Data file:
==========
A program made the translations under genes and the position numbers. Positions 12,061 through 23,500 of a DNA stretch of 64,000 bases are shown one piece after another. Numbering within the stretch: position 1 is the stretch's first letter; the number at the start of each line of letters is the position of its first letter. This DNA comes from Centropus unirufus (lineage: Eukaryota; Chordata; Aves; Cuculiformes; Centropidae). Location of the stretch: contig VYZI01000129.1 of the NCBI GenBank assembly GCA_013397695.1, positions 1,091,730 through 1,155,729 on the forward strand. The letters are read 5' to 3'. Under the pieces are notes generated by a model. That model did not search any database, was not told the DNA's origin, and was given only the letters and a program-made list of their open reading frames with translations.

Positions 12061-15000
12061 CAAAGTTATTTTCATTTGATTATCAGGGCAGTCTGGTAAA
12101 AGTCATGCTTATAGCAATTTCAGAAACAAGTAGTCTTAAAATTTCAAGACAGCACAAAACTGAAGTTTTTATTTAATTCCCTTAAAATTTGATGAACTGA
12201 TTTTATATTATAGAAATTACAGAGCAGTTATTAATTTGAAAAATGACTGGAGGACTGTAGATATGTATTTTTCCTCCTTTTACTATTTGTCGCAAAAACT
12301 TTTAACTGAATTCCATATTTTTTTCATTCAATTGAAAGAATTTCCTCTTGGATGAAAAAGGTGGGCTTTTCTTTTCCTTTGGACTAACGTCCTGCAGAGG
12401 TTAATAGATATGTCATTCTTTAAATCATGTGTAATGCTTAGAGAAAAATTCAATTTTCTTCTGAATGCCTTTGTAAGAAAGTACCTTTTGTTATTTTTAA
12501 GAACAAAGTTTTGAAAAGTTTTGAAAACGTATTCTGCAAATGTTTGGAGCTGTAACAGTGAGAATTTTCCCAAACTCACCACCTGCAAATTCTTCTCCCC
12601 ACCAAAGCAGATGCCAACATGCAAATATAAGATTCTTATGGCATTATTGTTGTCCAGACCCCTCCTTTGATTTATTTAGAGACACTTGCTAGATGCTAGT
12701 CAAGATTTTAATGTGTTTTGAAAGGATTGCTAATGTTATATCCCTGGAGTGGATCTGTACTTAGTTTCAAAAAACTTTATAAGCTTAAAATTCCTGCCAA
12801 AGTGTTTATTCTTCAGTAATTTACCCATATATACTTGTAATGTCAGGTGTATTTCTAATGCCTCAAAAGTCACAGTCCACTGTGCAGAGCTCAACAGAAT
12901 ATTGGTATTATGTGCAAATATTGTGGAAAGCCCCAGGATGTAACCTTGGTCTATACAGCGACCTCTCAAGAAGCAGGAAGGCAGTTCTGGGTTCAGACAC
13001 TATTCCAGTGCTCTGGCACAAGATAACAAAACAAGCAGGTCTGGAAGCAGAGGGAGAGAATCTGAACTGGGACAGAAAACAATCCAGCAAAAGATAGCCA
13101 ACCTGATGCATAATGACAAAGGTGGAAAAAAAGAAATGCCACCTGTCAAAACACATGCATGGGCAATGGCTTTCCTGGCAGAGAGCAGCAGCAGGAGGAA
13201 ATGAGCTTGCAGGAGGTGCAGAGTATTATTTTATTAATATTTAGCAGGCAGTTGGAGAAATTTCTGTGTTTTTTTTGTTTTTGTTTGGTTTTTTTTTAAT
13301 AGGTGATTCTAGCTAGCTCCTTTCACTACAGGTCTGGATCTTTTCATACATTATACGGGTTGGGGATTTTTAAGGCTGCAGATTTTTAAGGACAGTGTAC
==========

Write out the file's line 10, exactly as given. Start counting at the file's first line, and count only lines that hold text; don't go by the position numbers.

12701 CAAGATTTTAATGTGTTTTGAAAGGATTGCTAATGTTATATCCCTGGAGTGGATCTGTACTTAGTTTCAAAAAACTTTATAAGCTTAAAATTCCTGCCAA